Antarctic underwater glaciers melting at an ‘extreme’ rate

Latest news

    Using satellites, researchers tracked about 16,000km of coastline and 65 glaciers [Alexandre Meneghini/Reuters]

    Antarctic underwater glaciers are eroding at an alarming rate, with eight of 65 observed glaciers retreating at an “extreme” pace, new research has found.

    According to the study, 1,463km2 of ice melted between 2010 and 2016, an area slightly smaller than the Greater London area.

    The study found more than 10 percent of Antarctica‘s coastal glacier are currently retreating more than 25 metres per year.

    The results of the research was published in scientific journal Nature Geoscience on Monday.

    Hannes Konrad, lead of the research team at the University of Leeds, said in a statement the evidence shows the glacier retreat is happening on the entire continent.

    “Our study provides clear evidence that retreat is happening across the ice sheet due to ocean melting at its base, and not just at the few spots that have been mapped before now,” Konrad said. 

    Ice loss had been especially significant in West Antarctica, where the retreat of the Thwaites Glacier has sped up in the period the research was done.

    However, Pine Island Glacier had stopped retreating, despite it being the fastest diminishing glacier up until now.

    These differences emphasise the complex nature of ice sheet instability across the continent, and being able to detect them helps us to pinpoint areas that deserve further investigation,” Konrad said.



    Using satellites, the research team tracked about 16,000km of coastline and 65 glaciers following so-called grounding lines.

    These grounding lines are the underwater spots where glaciers touch the sea bottom, usually a kilometre below sea level.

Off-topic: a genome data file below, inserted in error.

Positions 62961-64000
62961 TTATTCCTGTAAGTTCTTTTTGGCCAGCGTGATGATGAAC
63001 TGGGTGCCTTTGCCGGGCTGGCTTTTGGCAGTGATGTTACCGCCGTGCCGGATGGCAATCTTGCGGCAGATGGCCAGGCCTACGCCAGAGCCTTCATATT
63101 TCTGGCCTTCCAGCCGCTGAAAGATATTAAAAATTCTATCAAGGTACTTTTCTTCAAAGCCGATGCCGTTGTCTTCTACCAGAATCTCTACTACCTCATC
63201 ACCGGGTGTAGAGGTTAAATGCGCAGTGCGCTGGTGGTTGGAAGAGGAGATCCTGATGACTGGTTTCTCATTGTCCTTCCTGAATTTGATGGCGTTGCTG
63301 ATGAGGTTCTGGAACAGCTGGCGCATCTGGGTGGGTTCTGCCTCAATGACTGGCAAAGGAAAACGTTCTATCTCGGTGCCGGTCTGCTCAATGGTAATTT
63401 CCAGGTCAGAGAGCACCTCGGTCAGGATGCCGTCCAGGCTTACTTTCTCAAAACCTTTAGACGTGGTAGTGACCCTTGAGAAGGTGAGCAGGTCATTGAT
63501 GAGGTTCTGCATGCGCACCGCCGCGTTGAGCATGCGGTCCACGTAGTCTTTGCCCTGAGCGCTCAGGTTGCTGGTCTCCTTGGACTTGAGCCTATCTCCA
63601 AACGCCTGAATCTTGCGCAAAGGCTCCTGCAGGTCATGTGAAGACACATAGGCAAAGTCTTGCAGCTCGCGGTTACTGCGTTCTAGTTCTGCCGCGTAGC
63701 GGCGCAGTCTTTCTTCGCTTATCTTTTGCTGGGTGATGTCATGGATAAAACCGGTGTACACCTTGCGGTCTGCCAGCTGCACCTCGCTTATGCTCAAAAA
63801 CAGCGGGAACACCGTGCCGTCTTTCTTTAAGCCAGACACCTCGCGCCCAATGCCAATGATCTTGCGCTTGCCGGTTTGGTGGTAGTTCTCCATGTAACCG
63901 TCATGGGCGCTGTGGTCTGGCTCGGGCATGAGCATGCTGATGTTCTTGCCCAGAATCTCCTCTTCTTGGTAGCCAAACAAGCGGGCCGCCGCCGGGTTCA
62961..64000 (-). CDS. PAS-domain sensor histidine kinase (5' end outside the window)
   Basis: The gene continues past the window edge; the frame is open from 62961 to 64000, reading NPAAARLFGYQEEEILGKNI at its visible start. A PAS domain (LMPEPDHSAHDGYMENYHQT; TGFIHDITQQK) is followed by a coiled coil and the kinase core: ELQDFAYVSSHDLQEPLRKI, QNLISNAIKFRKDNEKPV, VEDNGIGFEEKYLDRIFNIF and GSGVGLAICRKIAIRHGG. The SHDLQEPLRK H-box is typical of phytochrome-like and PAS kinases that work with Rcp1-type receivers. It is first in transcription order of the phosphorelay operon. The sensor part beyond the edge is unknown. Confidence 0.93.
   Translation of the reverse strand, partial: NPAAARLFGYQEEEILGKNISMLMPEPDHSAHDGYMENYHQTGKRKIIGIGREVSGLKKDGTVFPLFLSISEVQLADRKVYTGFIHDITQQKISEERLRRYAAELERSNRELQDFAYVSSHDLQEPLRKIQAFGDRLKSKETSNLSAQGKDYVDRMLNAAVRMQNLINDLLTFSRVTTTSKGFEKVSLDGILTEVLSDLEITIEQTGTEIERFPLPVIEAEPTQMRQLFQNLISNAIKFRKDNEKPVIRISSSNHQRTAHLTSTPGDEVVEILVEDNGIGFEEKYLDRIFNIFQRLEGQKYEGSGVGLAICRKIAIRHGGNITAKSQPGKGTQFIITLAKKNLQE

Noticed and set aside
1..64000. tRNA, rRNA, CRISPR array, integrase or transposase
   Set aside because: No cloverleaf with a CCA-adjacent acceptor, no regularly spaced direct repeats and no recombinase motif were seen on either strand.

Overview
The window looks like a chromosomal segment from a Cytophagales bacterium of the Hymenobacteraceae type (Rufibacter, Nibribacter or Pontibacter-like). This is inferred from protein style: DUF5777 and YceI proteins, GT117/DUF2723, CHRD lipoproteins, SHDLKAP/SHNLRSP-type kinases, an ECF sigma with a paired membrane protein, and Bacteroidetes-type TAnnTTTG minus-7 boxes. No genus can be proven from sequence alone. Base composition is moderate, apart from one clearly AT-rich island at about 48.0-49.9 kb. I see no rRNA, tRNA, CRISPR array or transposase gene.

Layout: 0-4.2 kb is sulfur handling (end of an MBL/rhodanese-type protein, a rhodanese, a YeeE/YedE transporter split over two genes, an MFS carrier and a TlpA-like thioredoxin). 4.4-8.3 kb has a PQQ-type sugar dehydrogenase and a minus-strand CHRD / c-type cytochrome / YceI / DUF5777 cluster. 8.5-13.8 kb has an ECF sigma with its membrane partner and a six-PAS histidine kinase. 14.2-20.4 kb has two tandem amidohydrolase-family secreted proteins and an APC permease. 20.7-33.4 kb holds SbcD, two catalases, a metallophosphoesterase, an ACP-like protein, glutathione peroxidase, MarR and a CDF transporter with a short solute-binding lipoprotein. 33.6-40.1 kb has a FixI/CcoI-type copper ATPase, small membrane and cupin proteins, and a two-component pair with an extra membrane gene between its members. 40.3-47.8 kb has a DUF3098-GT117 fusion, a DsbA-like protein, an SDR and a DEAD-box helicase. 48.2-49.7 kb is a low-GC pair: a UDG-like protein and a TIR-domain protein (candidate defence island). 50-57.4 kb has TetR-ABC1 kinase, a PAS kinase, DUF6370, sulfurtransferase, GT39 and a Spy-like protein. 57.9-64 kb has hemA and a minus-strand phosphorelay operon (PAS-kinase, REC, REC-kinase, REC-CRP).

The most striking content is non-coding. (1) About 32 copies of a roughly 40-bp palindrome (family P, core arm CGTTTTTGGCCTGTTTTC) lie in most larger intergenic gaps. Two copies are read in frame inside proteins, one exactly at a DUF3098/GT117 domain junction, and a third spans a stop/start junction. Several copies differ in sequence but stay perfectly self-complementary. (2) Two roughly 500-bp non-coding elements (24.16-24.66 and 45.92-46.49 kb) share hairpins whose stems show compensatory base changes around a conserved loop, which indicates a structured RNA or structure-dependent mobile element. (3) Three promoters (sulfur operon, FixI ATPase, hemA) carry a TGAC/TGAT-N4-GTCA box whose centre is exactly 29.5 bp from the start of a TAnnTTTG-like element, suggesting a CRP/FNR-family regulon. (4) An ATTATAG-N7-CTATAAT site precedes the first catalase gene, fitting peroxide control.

By studying the height of the glacier’s surface using the satellites, the researchers could determine how much of the submerged ice had melted. Your browser does not support the video tag.

    One of the main causes for the increased retreat is the warming of sea water because of climate change.

    Warmer waters at lower depths have led to the underwater ice sheets melting at a higher rate.


    “This retreat has had a huge impact on inland glaciers, because releasing them from the sea bed removes friction, causing them to speed up and contribute to global sea level rise,” Konrad said.

    Despite the vast majority of the glaciers retreating, a small amount of them have increased in size, with the largest glacier in East Antarctica, the Totten glacier, as the most prominent example.

    In total, only 1.9 percent of all Antarctic glaciers were growing at a significant rate.

    View the original article:

    It is expected that the data gathered for this study will play an important role in the coming years in determining at which rate sea levels will rise over the next decades.

    In the same category are

    Tanzania begins to bury dead as ferry disaster toll hits 224 Tanzania's Prime Minister Kassim Majaliwa has led the funerals on the island of Ukara Tanzania's Prime Minister Kassim Majaliwa has led "national f...
    Filmmaker James Ricketson back in Australia after Cambodia pardon Ricketson was given a six-year jail sentence for espionage last year after flying a drone over an opposition rally Australian filmmaker James Ricke...
    ‘This shouldn’t be happening’: Civilian deaths spike in Yemen According to the UN, the three-year war has unleashed the world's most urgent humanitarian crisis At least 349 civilians have been killed in Yemen'...
    Temperatures plunge as cold air sweeps across Eastern Europe Cold weather is charging across Eastern Europe as the region prepares for its first Arctic blast after the summer. The leading edge of the frigid weat...
    Russia says Israeli role in Syria plane downing was premeditated Israeli pilots' actions that led to the downing of a Russian plane were allegedly "premeditated" The Kremlin has accused Israel of "premeditated ac...
    Kerdasa trial: Court upholds death sentences for 20 Egyptians Defendants stand behind bars in the 'Kerdasa massacre' case, after an attack that killed 14 policemen in 2013 in Cairo A court in Cairo has upheld ...

    Leave a comment

    Your email address will not be published. Required fields are marked *

    This site uses Akismet to reduce spam. Learn how your comment data is processed.